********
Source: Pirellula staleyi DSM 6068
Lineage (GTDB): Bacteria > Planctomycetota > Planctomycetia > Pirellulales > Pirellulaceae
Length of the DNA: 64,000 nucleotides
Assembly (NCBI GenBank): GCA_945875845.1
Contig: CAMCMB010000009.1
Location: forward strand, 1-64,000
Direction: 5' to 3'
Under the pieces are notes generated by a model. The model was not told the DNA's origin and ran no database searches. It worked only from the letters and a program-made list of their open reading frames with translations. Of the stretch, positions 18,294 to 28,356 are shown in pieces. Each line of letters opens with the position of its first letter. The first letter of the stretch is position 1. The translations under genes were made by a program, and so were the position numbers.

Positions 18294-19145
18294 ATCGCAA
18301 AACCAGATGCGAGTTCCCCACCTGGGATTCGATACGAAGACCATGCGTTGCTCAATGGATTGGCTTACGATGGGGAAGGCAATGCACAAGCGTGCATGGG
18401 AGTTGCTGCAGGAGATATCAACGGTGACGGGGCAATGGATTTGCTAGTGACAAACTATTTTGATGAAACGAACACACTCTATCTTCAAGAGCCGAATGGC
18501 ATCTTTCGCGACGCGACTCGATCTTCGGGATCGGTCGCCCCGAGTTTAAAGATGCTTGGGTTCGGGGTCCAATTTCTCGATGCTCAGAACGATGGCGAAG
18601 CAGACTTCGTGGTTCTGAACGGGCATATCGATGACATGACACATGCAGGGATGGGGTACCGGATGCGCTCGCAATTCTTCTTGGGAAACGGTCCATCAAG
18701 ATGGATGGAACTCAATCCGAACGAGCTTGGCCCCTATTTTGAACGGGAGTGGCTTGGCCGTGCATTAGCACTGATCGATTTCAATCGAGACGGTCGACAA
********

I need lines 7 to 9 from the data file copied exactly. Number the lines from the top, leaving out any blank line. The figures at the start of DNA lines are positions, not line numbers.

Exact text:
Direction: 5' to 3'
Under the pieces are notes generated by a model. The model was not told the DNA's origin and ran no database searches. It worked only from the letters and a program-made list of their open reading frames with translations. Of the stretch, positions 18,294 to 28,356 are shown in pieces. Each line of letters opens with the position of its first letter. The first letter of the stretch is position 1. The translations under genes were made by a program, and so were the position numbers.

Positions 18294-19145